Grandma, I know this will shock and offend you when you first hear it, but when you calm down and think about it with a cool head, you will understand that there is no need to groom one child to obey and be a slave to the other child when they reach adulthood. And there is no need to cut and sew a girl's genitals to preserve her for a man who will purchase the right to her body.
The infidel praises frugality, just as you did, but here the display of wealth is everywhere considered important, so much so that they have classes of people divided according to their wealth or lack of it. They are also divided along ideas and ideology. These divisions—for man shall always live to dispute—are more practical than the false promise of brotherhood in the name of a shared great-great-grandfather. Organized around real and practical common interests, the association is more genuine and forthright than the pretense of unity between men just because they can recite their lineage to a common ancestor. Do you remember Farah Goure, the clansman who took care of us in Nairobi? He worked, earned, invested, and saw his wealth grow, but in the name of your morals he had to share, to give away his wealth to the family of the man who never bothered to leave his bed, the man who chose not to work, the man who abandoned his wife and children. They all fed off Farah Goure until he was squeezed dry. This is now happening to your favorite grandson, Hassan, who lives in America, the country where Abeh went to university, before he met Ma.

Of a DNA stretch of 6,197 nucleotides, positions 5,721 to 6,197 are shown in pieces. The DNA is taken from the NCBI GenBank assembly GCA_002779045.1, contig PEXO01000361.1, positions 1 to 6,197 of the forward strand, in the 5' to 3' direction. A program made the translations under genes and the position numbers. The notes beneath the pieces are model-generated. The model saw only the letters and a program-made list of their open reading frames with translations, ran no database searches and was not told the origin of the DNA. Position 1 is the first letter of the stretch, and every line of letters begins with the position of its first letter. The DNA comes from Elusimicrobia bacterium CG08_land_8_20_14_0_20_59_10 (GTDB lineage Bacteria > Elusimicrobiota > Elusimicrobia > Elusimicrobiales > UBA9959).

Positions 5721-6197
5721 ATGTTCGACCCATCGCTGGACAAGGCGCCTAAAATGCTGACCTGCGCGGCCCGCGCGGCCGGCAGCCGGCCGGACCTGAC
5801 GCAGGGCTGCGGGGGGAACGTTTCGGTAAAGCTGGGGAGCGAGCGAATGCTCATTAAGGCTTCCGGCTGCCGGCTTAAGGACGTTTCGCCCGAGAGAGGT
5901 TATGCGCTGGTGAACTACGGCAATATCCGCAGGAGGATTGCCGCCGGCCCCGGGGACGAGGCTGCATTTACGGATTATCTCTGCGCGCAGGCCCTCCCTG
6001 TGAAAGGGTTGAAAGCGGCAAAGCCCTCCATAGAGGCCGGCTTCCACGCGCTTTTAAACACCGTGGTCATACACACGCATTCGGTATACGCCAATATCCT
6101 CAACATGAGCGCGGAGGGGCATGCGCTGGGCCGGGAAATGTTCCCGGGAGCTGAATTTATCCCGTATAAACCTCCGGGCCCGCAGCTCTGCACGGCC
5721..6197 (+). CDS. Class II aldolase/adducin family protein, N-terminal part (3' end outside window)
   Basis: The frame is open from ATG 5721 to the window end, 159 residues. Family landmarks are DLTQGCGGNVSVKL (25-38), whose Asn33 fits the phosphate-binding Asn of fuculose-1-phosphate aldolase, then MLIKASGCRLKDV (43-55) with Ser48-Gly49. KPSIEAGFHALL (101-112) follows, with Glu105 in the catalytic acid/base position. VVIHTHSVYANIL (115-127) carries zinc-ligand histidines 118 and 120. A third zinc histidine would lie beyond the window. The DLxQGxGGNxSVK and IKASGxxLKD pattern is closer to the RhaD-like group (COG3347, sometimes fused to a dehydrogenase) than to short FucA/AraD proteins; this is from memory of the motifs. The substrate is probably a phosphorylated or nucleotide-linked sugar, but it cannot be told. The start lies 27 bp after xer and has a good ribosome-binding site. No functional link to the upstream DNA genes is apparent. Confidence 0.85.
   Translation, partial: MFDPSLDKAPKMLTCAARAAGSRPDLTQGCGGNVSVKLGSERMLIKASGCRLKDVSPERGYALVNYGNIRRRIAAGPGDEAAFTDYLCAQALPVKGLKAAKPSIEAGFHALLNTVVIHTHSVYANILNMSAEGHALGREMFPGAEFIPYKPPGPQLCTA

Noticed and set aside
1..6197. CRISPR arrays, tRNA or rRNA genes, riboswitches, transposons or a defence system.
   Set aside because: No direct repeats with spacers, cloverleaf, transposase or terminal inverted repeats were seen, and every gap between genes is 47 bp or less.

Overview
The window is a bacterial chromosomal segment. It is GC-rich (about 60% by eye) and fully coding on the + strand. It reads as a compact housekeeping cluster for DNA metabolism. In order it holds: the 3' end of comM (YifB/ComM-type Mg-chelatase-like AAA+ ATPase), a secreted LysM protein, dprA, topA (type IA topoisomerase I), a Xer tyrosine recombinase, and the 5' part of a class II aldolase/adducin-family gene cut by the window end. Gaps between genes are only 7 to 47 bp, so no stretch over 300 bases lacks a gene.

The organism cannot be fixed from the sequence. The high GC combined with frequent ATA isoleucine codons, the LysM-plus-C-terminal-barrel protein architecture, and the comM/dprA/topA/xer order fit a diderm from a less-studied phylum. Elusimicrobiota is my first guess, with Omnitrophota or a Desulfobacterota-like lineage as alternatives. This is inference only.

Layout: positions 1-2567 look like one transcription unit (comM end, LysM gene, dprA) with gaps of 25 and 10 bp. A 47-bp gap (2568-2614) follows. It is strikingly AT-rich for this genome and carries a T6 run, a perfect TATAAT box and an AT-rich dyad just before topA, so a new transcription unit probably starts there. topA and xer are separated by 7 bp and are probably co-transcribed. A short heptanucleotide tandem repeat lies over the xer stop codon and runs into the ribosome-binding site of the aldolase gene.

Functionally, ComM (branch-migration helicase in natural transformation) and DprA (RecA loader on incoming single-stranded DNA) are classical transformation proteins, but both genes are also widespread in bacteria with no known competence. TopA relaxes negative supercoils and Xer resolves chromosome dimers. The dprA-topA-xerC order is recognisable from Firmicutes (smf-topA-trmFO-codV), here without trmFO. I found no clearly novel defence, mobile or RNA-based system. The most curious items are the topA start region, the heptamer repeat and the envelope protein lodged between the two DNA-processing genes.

Abeh is dead now, and so are you, and I do not wail for you, or for the passing of your world. You recited old poems and tried to make me memorize them. I did not. I failed you and the next generation. I did not learn them by heart; I did not write them down. Now you are gone, and all those poems of adversity and triumph, of longing and love, of fear and valor, pride and humiliation, generosity and pettiness—they are gone with you. The parables of intrigue and old wisdom were buried with you when you were laid in a hole in the sand. I wail for that loss of memory, but in this new world those poems no longer have the power to sustain us. The Somali clans are now adrift on a violent sea of uncertainty whose waves bring sudden, sweeping changes, and we have no props, or tools, or boats for support. The bloodline is tired and impotent; adhering to it leads only to violence. It is no strategy for unity and progress.